Over a six-month period, a 23-year-old woman noted on the crown of her scalp the development of adherent scale that bound tufts of hair in an asbestos-like sheath (Figure 1).
Peripilar casts are characterised by irregular sized, white cylinders that can slip up and down the hair shaft. They are due to retention of the inner root sheath of the follicle. The inner root sheath acts as a type of plaster cast that moulds the soft keratin as it emerges from the hair bulb to form the hair shaft. Normally the inner root sheath disintegrates at the level of the sebaceous duct, but with peripilar casts this fails to occur.
Pediculosis may present as multiple white concretions on the hair shaft that do not wrap multiple hairs. The concretions are eggs of the lice responsible for pediculosis.
White piedra also presents as white concretions on the hair shaft. These are due to aggregated colonies of fungi representing a variety of trichosporon species.
Pityriasis amiantacea is the correct diagnosis. A scalp biopsy showed a papillomatous surface with hyperkeratinisation that wrapped around hair shafts (Figure 2). The underlying dermis showed superficial lymphocytic inflammation. Stains for fungi were negative. Pityriasis amiantacea may occur in the setting of chronic dermatitis, psoriasis, pyogenic infection or fungal infection of the scalp. The thick scales are very adherent and may prove difficult to remove by simple shampooing. Skin biopsy illustrates that the problem is related to abnormal keratinisation of the follicular orifices surrounding the multiple hair shafts.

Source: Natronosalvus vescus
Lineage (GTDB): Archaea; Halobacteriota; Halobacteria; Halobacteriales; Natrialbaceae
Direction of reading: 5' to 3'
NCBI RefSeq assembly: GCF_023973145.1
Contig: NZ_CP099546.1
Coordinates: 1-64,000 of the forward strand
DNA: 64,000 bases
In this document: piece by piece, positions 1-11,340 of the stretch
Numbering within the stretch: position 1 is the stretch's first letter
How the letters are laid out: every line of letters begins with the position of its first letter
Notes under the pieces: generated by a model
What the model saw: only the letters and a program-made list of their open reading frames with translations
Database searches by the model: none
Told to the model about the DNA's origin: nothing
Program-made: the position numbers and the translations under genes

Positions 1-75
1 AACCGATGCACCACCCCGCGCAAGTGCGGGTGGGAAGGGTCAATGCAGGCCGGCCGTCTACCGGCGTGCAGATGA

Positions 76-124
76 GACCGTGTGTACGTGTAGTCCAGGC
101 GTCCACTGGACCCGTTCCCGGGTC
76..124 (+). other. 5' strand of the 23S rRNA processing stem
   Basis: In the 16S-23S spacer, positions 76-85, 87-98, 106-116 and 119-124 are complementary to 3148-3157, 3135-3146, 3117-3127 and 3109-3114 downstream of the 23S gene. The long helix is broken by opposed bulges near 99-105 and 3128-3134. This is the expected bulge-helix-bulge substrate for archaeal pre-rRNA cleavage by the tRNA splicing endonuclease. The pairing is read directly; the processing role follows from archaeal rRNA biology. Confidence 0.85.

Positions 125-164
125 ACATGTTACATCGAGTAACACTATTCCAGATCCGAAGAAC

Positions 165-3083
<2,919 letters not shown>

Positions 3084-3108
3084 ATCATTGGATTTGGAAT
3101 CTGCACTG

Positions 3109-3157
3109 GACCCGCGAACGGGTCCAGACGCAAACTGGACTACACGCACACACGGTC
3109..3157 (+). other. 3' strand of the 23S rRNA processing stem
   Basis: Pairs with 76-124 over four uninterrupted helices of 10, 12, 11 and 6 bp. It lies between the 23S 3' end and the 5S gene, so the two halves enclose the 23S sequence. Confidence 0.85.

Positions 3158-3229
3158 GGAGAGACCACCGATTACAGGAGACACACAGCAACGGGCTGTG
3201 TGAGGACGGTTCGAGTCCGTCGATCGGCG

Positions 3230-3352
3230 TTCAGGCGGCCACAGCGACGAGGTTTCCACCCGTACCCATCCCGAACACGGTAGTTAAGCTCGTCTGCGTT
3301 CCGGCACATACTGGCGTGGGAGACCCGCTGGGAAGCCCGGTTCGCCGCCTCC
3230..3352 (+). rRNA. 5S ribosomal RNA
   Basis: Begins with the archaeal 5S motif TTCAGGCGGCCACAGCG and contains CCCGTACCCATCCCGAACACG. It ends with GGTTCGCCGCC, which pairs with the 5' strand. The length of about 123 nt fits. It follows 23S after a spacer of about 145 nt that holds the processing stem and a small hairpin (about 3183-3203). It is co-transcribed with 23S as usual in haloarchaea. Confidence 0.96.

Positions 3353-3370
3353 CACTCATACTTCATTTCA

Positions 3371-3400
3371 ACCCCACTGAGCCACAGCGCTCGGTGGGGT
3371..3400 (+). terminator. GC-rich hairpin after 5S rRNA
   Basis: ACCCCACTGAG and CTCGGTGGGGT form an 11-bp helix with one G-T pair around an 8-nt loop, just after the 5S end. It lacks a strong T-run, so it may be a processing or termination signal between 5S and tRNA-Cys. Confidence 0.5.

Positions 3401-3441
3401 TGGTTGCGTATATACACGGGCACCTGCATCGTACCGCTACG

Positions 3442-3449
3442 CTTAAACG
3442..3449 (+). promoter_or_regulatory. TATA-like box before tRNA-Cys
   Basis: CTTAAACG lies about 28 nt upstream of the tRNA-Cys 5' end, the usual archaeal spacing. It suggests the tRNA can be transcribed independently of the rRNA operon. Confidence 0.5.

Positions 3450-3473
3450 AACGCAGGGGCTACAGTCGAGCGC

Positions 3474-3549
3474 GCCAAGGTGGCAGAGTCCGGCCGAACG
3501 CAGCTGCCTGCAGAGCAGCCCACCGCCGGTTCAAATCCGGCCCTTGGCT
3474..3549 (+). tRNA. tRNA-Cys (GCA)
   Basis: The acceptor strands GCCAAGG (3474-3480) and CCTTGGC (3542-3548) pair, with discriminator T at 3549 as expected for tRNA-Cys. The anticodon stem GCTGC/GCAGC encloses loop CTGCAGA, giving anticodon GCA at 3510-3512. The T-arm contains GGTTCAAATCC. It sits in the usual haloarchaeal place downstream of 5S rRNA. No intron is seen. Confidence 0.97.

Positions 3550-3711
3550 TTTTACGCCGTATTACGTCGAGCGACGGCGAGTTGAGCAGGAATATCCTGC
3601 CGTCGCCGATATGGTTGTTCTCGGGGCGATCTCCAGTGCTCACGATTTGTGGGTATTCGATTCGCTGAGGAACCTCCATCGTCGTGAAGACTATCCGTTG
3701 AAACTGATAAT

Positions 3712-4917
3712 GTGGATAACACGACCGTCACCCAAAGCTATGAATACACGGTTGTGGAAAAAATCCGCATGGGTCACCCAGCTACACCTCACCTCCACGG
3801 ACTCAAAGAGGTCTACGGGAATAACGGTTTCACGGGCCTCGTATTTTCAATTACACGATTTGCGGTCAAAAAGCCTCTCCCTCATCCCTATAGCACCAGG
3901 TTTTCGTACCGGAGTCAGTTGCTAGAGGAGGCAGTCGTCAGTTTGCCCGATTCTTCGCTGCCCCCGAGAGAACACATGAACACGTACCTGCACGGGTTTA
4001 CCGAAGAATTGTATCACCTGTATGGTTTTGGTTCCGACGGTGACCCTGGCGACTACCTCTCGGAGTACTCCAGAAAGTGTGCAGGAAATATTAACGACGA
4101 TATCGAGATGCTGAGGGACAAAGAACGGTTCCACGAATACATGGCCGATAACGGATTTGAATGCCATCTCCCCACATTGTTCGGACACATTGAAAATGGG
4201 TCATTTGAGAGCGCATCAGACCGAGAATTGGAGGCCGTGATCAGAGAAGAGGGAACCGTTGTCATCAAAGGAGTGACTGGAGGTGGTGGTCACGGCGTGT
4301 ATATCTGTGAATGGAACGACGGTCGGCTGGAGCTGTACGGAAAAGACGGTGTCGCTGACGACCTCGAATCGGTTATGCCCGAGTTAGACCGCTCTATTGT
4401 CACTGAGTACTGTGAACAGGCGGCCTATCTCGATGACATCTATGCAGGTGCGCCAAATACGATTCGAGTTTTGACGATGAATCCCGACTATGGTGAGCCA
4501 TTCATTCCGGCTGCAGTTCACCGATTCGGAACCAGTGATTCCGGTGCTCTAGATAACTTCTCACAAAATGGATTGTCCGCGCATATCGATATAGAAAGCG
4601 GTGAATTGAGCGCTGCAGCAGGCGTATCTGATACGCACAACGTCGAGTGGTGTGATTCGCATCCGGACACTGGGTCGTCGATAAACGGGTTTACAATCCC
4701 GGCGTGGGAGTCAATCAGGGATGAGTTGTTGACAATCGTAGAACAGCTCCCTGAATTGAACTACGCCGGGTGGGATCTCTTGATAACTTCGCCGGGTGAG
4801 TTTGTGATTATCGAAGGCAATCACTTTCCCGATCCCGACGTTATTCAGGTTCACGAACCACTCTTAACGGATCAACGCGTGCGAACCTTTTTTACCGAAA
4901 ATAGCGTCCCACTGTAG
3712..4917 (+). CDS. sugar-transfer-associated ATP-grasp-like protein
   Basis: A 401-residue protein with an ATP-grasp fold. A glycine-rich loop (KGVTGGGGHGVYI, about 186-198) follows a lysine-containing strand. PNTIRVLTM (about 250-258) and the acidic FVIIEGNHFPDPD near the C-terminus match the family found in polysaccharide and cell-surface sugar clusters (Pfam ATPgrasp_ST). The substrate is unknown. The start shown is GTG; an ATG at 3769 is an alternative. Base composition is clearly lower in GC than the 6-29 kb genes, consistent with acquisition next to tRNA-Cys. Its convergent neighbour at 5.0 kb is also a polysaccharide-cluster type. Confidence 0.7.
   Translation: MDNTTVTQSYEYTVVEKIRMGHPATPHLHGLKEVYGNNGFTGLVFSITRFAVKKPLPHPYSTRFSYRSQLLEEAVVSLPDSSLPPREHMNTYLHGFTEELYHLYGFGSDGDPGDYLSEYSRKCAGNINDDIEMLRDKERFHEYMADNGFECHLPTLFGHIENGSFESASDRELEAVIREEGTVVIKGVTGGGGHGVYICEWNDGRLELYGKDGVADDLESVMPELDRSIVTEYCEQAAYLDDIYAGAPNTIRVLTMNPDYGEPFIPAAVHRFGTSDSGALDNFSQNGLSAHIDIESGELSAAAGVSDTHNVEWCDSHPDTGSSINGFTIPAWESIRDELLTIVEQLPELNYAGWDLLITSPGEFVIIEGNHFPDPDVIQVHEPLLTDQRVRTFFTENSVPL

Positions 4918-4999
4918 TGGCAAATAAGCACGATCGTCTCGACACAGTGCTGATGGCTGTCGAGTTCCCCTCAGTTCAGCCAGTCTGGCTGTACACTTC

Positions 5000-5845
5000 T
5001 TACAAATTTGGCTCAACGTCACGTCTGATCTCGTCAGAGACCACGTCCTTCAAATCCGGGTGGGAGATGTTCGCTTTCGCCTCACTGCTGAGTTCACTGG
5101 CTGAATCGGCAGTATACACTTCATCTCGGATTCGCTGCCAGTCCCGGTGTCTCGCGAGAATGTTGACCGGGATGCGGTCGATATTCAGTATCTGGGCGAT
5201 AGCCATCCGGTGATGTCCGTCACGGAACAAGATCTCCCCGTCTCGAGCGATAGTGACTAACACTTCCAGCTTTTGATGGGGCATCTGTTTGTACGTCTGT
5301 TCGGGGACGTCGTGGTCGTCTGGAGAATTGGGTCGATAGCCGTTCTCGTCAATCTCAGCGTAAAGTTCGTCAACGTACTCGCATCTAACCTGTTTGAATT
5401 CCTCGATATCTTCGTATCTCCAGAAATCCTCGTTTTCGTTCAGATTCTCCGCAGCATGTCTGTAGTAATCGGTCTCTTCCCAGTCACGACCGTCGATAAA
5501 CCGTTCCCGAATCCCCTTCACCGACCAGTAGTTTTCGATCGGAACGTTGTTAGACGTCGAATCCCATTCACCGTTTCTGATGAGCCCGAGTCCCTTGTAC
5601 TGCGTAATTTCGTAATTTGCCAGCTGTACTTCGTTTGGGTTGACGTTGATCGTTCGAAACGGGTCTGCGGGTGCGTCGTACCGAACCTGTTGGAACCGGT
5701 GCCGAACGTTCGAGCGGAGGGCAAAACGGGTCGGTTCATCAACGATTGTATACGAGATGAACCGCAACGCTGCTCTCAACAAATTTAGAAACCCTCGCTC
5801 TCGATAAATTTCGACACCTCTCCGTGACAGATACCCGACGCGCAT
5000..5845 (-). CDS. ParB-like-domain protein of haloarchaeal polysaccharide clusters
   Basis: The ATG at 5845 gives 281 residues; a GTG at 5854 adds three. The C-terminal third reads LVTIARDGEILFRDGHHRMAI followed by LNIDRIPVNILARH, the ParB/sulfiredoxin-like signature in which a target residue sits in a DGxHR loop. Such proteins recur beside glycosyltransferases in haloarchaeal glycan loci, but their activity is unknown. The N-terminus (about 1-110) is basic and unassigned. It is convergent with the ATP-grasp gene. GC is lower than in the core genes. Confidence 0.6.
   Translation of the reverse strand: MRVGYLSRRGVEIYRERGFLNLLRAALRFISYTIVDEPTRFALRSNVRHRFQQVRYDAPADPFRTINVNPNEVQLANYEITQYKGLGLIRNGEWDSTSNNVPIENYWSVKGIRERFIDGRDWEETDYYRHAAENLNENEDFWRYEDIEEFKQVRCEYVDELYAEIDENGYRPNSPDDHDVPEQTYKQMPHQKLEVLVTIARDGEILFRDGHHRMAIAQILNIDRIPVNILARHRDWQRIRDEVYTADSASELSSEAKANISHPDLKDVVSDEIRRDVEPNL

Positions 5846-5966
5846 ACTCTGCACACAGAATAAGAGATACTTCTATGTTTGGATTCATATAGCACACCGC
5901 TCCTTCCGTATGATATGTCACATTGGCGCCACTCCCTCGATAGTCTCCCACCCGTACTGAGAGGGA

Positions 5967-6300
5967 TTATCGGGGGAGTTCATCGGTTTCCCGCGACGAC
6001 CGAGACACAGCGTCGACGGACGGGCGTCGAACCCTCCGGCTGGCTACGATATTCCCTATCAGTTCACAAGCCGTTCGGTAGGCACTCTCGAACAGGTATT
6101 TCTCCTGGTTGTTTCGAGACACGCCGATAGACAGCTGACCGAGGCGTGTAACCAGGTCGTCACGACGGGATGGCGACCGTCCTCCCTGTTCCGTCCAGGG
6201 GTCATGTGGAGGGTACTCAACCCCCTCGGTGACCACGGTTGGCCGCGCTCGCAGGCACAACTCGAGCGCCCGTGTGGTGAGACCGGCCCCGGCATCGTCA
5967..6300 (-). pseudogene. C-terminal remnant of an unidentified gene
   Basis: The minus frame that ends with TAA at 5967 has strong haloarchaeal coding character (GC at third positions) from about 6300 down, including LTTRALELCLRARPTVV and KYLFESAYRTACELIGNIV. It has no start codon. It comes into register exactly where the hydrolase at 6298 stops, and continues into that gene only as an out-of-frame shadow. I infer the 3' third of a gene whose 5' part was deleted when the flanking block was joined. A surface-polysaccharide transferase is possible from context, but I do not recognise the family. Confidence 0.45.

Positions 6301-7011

Treatment may need to be directed to the underlying dermatitis, psoriasis or fungal infection. Topical tars (such as 6% LPC), 2% salicylic acid in sorbolene, tar shampoos or topical corticosteroids may be useful. Tinea capitis needs to be verified by fungal cultures; oral antifungals, including griseofulvin, terbinafine and itraconazole are all effective treatments. The asbestos-like scale may require keratolytics such as 25% urea and 3% salicylic acid in sorbolene that can be compounded and left in the hair overnight before being shampooed out in the morning.
Associate Professor Kossard is Director of Dermatopathology at the Skin & Cancer Foundation Australia, Darlinghurst, Sydney, NSW.
This article was first published in Medicine Today in June 2003. It was reviewed and updated in November 2012.